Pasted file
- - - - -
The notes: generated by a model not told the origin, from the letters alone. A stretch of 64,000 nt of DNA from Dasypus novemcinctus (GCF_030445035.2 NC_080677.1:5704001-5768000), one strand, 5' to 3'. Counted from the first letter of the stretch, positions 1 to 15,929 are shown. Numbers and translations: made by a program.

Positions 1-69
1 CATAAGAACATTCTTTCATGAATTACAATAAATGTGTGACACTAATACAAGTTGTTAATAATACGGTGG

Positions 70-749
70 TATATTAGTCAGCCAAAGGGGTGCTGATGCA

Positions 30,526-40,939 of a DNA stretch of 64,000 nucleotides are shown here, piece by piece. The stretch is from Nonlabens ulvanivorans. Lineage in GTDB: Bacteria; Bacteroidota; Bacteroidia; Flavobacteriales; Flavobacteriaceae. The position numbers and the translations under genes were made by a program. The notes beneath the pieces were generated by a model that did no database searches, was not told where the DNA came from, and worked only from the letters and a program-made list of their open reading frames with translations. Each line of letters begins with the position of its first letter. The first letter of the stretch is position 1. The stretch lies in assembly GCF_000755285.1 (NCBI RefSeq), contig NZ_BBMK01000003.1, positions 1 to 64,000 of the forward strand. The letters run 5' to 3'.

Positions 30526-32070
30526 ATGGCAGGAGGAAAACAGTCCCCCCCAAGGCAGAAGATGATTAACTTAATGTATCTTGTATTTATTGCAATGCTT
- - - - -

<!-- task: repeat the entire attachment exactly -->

The notes: generated by a model not told the origin, from the letters alone. A stretch of 64,000 nt of DNA from Dasypus novemcinctus (GCF_030445035.2 NC_080677.1:5704001-5768000), one strand, 5' to 3'. Counted from the first letter of the stretch, positions 1 to 15,929 are shown. Numbers and translations: made by a program.

Positions 1-69
1 CATAAGAACATTCTTTCATGAATTACAATAAATGTGTGACACTAATACAAGTTGTTAATAATACGGTGG

Positions 70-749
70 TATATTAGTCAGCCAAAGGGGTGCTGATGCA

Positions 30,526-40,939 of a DNA stretch of 64,000 nucleotides are shown here, piece by piece. The stretch is from Nonlabens ulvanivorans. Lineage in GTDB: Bacteria; Bacteroidota; Bacteroidia; Flavobacteriales; Flavobacteriaceae. The position numbers and the translations under genes were made by a program. The notes beneath the pieces were generated by a model that did no database searches, was not told where the DNA came from, and worked only from the letters and a program-made list of their open reading frames with translations. Each line of letters begins with the position of its first letter. The first letter of the stretch is position 1. The stretch lies in assembly GCF_000755285.1 (NCBI RefSeq), contig NZ_BBMK01000003.1, positions 1 to 64,000 of the forward strand. The letters run 5' to 3'.

Positions 30526-32070
30526 ATGGCAGGAGGAAAACAGTCCCCCCCAAGGCAGAAGATGATTAACTTAATGTATCTTGTATTTATTGCAATGCTT